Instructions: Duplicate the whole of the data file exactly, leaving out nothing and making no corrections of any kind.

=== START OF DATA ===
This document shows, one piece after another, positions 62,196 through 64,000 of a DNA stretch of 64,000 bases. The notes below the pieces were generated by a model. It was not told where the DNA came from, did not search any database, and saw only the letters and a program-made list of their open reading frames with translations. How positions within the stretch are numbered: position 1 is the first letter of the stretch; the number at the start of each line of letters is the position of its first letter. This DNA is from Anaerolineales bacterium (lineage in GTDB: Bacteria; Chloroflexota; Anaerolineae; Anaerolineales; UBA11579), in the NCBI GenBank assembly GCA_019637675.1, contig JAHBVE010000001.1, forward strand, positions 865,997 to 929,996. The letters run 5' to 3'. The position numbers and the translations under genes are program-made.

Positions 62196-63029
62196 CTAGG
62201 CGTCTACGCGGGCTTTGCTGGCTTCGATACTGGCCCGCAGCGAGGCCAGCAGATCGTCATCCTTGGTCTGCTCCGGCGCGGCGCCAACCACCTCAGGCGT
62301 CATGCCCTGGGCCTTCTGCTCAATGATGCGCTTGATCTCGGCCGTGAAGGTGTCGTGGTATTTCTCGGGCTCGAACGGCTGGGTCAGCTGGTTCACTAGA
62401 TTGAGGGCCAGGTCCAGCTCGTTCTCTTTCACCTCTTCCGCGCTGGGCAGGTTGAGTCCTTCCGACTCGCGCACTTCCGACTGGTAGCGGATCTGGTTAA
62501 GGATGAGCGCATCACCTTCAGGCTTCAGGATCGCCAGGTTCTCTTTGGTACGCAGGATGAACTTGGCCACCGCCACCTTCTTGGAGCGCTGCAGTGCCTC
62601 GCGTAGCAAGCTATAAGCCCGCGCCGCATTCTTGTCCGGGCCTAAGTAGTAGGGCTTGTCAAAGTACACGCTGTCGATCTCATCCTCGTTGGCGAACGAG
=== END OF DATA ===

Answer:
This document shows, one piece after another, positions 62,196 through 64,000 of a DNA stretch of 64,000 bases. The notes below the pieces were generated by a model. It was not told where the DNA came from, did not search any database, and saw only the letters and a program-made list of their open reading frames with translations. How positions within the stretch are numbered: position 1 is the first letter of the stretch; the number at the start of each line of letters is the position of its first letter. This DNA is from Anaerolineales bacterium (lineage in GTDB: Bacteria; Chloroflexota; Anaerolineae; Anaerolineales; UBA11579), in the NCBI GenBank assembly GCA_019637675.1, contig JAHBVE010000001.1, forward strand, positions 865,997 to 929,996. The letters run 5' to 3'. The position numbers and the translations under genes are program-made.

Positions 62196-63029
62196 CTAGG
62201 CGTCTACGCGGGCTTTGCTGGCTTCGATACTGGCCCGCAGCGAGGCCAGCAGATCGTCATCCTTGGTCTGCTCCGGCGCGGCGCCAACCACCTCAGGCGT
62301 CATGCCCTGGGCCTTCTGCTCAATGATGCGCTTGATCTCGGCCGTGAAGGTGTCGTGGTATTTCTCGGGCTCGAACGGCTGGGTCAGCTGGTTCACTAGA
62401 TTGAGGGCCAGGTCCAGCTCGTTCTCTTTCACCTCTTCCGCGCTGGGCAGGTTGAGTCCTTCCGACTCGCGCACTTCCGACTGGTAGCGGATCTGGTTAA
62501 GGATGAGCGCATCACCTTCAGGCTTCAGGATCGCCAGGTTCTCTTTGGTACGCAGGATGAACTTGGCCACCGCCACCTTCTTGGAGCGCTGCAGTGCCTC
62601 GCGTAGCAAGCTATAAGCCCGCGCCGCATTCTTGTCCGGGCCTAAGTAGTAGGGCTTGTCAAAGTACACGCTGTCGATCTCATCCTCGTTGGCGAACGAG